Only 38% of Doctors can diagnose a posterior MI (heart attack) because traditional leads do not pick it up. I have on occasion seen someone with vague chest pains but a previous history of heart disease. If ECG is normal and patient looks stable, it is easy to not consider this an acute condition. That might be wrong.
Emerg Med J. 2010 Oct 20. [Epub ahead of print]
Posterior myocardial infarction: are we failing to diagnose this?
Khan JN, Chauhan A, Mozdiak E, Khan JM, Varma C. abstract here
- Acute MI’s can be represented by ST-elevation myocardial infarction (STEMI)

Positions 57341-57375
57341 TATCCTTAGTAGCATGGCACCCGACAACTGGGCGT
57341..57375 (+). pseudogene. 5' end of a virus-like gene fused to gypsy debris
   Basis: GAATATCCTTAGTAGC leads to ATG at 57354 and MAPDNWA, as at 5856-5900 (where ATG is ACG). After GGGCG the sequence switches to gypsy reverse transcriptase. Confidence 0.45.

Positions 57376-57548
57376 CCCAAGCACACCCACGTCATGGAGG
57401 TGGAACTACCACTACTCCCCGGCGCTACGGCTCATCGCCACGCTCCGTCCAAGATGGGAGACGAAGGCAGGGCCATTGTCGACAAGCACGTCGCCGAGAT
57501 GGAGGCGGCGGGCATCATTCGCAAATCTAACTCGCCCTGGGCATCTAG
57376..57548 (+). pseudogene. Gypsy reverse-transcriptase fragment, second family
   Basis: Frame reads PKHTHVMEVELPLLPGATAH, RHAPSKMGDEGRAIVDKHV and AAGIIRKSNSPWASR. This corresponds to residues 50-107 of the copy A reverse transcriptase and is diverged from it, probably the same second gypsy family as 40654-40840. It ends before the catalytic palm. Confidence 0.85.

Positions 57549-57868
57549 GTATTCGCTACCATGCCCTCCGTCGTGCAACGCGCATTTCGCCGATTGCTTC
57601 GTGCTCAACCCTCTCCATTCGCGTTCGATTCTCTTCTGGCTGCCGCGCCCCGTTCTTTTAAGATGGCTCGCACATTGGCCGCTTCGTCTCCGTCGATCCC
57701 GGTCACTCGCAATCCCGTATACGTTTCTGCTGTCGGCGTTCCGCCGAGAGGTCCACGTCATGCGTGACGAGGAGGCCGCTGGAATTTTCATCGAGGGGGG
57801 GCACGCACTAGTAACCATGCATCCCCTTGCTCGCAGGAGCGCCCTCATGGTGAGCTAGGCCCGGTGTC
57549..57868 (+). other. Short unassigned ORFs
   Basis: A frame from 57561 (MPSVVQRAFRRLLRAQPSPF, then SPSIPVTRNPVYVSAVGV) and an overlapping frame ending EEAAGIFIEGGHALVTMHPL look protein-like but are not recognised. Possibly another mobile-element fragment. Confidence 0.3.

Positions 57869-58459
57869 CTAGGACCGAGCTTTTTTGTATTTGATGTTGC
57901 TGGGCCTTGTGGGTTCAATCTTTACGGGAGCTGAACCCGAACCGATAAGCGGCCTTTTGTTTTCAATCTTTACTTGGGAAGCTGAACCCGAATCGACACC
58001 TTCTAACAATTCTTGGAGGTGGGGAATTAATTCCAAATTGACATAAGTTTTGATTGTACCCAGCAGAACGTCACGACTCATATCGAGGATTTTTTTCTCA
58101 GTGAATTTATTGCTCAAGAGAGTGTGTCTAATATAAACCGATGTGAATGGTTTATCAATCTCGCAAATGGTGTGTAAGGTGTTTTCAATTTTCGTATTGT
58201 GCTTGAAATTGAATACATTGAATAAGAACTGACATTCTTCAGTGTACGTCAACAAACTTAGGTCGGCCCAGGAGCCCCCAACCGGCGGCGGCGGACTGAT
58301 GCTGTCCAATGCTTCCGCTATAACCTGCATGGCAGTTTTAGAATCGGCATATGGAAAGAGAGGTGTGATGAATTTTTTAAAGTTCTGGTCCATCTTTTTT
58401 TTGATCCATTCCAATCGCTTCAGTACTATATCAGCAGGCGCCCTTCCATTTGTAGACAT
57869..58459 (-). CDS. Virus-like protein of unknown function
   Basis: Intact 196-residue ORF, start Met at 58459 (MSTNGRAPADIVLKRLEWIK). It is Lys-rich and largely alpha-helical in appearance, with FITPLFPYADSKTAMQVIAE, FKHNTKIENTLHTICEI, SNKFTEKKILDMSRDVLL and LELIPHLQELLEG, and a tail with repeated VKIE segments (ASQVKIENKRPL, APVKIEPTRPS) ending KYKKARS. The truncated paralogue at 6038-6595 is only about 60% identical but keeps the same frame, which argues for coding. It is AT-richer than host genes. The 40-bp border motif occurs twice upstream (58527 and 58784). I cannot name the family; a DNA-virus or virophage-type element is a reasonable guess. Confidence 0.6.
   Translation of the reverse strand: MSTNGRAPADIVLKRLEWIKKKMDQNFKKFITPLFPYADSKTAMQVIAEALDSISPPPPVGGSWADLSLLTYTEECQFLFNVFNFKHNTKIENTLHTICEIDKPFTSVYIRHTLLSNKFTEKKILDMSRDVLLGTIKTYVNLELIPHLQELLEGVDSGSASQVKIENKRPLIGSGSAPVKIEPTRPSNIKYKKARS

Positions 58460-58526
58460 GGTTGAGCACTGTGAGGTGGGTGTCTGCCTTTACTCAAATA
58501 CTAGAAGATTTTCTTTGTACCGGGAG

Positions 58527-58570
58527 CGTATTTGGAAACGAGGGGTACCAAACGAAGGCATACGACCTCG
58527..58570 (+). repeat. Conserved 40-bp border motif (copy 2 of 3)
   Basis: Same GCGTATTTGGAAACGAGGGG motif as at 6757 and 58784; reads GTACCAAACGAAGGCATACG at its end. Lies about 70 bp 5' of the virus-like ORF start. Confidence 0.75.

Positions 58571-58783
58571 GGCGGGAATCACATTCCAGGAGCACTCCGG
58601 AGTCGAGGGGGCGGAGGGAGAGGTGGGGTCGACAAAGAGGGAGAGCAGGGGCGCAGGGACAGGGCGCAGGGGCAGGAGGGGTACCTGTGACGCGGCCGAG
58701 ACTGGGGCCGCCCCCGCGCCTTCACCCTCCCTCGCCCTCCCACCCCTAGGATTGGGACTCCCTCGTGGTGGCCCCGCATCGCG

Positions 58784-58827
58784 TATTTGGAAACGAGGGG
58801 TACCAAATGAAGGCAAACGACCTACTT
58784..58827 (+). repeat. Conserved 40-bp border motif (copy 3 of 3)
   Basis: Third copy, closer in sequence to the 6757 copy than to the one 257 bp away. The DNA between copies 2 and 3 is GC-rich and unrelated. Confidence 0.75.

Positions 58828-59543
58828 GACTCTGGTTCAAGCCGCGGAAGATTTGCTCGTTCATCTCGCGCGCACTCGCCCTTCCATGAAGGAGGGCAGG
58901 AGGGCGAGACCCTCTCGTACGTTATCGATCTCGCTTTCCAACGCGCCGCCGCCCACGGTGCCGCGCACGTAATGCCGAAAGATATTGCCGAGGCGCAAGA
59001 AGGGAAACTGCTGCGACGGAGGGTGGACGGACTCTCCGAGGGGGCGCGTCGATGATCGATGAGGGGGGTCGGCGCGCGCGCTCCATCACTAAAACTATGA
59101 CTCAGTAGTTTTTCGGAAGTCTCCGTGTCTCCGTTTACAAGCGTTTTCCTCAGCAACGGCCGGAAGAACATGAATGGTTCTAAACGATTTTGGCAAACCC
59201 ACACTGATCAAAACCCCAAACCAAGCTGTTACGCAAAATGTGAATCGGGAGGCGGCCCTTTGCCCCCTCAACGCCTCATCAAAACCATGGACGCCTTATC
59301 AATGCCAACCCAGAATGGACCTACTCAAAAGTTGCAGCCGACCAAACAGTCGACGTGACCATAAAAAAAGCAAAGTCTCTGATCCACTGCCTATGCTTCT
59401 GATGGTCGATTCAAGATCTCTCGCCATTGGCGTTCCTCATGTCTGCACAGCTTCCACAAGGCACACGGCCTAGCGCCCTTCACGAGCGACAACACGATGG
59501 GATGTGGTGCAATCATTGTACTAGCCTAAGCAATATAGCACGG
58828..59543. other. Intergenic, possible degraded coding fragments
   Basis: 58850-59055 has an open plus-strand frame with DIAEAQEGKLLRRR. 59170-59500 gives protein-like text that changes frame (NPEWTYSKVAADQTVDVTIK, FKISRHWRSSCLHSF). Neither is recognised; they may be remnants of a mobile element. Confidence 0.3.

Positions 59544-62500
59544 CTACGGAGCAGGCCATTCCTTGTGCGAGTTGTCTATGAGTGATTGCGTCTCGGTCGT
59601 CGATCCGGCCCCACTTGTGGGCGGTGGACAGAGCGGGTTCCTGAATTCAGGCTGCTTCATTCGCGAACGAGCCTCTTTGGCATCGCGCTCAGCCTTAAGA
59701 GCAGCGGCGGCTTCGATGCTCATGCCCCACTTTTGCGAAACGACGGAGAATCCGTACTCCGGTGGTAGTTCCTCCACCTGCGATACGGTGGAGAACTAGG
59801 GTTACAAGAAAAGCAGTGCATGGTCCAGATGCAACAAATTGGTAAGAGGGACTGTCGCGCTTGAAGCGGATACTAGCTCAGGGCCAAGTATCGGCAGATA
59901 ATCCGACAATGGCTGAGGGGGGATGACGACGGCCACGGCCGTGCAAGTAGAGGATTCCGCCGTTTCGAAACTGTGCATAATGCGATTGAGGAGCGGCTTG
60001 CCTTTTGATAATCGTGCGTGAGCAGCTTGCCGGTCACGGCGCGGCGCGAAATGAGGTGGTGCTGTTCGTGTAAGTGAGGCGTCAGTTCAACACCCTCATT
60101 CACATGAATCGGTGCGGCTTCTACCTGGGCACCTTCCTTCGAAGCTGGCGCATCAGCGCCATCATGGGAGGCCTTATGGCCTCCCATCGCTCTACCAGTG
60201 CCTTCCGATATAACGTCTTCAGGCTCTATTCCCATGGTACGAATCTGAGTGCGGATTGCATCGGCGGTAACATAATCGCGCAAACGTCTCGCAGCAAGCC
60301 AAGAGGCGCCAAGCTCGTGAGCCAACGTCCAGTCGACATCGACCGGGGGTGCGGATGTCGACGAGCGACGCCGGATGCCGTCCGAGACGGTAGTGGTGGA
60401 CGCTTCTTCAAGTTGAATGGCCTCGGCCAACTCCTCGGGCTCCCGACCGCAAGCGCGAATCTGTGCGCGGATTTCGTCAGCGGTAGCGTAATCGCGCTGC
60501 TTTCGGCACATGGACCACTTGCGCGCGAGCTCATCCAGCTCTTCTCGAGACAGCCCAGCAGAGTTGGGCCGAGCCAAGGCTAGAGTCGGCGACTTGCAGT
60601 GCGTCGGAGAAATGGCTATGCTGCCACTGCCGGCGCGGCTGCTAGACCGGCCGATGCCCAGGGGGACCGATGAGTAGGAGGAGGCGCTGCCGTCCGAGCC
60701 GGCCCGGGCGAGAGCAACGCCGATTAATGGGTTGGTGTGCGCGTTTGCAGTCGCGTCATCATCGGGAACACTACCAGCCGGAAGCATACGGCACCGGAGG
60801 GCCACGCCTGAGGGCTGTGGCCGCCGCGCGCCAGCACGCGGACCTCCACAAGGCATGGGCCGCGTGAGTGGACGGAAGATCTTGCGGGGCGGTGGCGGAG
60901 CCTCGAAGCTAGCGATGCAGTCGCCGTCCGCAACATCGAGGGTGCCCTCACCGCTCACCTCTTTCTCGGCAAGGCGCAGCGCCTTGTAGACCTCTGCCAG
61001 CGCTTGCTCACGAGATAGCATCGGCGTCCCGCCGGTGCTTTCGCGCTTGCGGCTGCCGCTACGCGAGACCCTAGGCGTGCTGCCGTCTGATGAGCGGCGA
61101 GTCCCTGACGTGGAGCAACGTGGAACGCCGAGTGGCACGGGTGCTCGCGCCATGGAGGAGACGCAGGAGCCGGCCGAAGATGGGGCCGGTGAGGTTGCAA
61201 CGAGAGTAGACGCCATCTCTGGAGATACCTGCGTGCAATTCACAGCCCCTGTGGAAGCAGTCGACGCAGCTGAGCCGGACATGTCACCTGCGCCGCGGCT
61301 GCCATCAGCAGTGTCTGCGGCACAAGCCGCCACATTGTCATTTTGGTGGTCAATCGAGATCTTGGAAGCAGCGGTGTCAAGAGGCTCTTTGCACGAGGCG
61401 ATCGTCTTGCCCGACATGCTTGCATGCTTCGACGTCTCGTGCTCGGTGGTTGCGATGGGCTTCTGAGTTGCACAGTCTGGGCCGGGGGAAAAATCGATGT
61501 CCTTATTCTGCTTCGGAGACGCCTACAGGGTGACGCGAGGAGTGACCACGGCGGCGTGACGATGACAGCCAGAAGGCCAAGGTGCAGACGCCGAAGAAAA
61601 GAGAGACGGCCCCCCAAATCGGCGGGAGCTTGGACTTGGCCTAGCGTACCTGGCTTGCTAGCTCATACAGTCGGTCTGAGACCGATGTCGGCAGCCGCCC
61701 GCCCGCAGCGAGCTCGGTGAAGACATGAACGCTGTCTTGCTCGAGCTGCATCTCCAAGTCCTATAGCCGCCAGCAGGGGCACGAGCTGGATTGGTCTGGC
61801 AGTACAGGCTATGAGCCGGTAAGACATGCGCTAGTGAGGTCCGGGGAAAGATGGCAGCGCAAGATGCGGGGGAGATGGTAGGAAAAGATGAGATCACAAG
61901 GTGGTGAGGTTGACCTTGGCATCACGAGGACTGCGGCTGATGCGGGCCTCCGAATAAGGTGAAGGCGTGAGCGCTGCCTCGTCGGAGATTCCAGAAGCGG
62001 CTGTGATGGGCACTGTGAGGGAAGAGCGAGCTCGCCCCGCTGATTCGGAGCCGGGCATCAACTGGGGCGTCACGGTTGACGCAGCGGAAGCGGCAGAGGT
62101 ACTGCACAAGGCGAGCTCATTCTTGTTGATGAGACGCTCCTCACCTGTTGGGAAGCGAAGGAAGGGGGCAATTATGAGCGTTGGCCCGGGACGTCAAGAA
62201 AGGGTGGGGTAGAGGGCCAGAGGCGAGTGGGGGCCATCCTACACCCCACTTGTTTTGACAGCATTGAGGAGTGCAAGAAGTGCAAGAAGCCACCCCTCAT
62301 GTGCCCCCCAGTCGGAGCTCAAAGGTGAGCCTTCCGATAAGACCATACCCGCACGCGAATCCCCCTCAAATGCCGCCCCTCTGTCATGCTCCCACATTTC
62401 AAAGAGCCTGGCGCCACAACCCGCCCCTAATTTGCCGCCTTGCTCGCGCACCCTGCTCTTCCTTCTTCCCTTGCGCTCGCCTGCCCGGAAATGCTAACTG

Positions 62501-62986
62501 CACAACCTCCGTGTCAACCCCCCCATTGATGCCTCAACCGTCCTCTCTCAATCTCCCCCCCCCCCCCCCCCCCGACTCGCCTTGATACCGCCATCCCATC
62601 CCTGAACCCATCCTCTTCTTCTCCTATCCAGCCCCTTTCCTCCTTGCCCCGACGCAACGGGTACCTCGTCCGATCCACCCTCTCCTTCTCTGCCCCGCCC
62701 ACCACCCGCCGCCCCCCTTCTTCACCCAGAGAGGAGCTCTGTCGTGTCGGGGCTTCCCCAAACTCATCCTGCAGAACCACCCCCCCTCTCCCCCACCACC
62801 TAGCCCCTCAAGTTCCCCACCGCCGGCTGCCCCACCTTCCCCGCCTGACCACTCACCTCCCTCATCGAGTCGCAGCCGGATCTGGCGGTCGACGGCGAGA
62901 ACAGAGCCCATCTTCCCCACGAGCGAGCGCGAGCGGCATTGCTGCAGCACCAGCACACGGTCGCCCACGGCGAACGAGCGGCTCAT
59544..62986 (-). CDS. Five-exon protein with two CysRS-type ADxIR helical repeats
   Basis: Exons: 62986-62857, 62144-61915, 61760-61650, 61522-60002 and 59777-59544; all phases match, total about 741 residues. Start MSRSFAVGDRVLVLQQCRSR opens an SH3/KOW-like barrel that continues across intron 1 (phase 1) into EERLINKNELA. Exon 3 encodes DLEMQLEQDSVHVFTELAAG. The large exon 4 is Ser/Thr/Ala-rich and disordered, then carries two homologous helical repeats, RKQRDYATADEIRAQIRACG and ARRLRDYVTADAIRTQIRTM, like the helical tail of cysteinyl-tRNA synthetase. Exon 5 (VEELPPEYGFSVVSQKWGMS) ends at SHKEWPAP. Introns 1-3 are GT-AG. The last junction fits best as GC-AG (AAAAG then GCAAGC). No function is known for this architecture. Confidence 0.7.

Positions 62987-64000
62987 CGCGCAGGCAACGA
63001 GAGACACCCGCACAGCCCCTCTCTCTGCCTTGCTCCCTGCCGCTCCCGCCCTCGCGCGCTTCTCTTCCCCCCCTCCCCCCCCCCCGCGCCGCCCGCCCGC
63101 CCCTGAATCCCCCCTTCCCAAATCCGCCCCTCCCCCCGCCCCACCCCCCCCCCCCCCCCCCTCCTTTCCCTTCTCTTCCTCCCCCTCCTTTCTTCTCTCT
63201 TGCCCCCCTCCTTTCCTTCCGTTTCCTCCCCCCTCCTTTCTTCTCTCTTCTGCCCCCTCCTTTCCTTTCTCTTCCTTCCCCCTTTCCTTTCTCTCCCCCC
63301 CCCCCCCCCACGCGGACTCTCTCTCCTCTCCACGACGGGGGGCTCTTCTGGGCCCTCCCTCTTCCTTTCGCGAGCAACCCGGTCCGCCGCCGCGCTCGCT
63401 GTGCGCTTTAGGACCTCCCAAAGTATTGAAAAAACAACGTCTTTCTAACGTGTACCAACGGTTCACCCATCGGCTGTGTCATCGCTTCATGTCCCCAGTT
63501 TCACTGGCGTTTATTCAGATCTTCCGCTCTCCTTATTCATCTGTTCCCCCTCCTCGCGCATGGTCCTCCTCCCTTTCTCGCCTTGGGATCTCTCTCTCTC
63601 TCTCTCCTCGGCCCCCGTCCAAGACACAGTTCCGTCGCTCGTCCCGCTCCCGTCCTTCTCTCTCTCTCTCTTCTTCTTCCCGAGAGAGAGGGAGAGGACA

- New Left Bundle Branch Block can be one presentation.
- Posterior wall infarction of left circumflex artery occurs in 3-7% of cases.
- The ST depressions might be obvious to some but missed by others.
- Use of posterior leads avoids this:
Then the MI looks more traditional:
- Same rib interspace with:(using leads V4-6)
- V7 – left posterior axillary line,
- V8 left midscapular line
- V9 level with above at the left spinal border.
- =/> 1 mm ST elevation is positive.
Comment – will start doing this in suspect cases…